Tax Computed on the Calendar Year Except for 1913.

Art. 7. The act provides that the said normal tax shall be computed on the remainder of said net income accruing during each preceding calendar year, and that for the year ended December 31, 1913, said tax shall be computed on the net income accruing from March 1 to December 31, both dates inclusive, after deducting five-sixths only of the specific exemptions and deductions authorized. A specific exemption, therefore, of $2,500 or $3,333.33, as the case may be, will be allowed for the year 1913. Income of Nonresident Aliens Subject to the Normal Tax.

Art. 8. The income of nonresident aliens subject to the normal tax of 1 per cent shall consist of the total gains, profits, and income derived from all property owned, and from every business, trade, or profession carried on and capital invested within the United States (to be designated as gross income), less deductions (1 to 8, inclusive) specifically enumerated in paragraph B of the act (see Art. 6), in so far as said deductions relate to said gains, profits, etc. Exemption Under Paragraph C Not Allowed in Computing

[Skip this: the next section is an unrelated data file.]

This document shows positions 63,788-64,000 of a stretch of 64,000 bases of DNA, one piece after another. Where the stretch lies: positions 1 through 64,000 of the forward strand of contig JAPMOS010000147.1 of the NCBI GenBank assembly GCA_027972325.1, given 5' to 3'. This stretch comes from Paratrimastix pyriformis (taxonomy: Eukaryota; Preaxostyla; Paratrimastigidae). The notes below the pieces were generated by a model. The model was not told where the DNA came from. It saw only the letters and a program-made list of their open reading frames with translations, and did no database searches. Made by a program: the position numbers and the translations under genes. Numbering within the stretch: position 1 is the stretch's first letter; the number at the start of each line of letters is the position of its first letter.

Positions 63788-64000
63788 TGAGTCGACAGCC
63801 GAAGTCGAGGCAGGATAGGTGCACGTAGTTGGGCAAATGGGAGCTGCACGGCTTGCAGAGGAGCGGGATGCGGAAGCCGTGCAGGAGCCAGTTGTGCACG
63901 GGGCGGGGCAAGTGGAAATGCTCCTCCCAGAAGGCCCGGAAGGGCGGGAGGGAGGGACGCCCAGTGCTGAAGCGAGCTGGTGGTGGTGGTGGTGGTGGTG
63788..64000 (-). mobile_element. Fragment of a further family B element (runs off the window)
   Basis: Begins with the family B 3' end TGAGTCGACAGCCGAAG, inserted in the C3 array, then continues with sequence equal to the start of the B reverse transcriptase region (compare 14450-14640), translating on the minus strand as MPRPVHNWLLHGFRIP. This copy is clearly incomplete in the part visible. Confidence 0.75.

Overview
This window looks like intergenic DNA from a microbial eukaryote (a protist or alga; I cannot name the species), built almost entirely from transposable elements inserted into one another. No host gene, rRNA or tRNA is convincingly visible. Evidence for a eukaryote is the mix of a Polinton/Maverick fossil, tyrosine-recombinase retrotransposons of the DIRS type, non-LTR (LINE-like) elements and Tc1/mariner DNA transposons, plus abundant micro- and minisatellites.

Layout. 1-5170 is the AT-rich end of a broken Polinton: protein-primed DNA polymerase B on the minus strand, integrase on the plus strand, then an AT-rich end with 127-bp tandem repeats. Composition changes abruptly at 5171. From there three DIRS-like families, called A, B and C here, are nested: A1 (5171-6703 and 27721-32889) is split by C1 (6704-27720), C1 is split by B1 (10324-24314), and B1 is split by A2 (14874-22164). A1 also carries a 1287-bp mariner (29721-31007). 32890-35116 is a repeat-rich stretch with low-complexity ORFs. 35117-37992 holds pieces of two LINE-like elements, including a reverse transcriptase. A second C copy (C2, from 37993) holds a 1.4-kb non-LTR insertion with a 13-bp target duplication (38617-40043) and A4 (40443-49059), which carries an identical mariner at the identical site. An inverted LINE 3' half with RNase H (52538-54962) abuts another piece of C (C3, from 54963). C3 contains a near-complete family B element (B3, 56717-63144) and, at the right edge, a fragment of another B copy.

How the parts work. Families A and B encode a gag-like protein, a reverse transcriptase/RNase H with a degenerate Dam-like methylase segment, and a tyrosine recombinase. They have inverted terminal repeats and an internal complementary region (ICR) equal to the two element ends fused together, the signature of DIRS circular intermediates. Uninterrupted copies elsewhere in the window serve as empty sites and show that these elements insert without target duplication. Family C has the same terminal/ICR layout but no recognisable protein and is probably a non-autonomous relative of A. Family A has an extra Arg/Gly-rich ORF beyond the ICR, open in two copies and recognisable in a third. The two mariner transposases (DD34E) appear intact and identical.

Taxable Incomes of Nonresident Aliens. The specific exemption in paragraph C of the act can not be allowed as a deduction in computing the normal tax of nonresident aliens.

Nonresident Aliens Subject to Additional or Surtax.

Nonresident aliens are subject to additional or surtax the same as prescribed in the case of citizens of the United States or persons residing in the United States.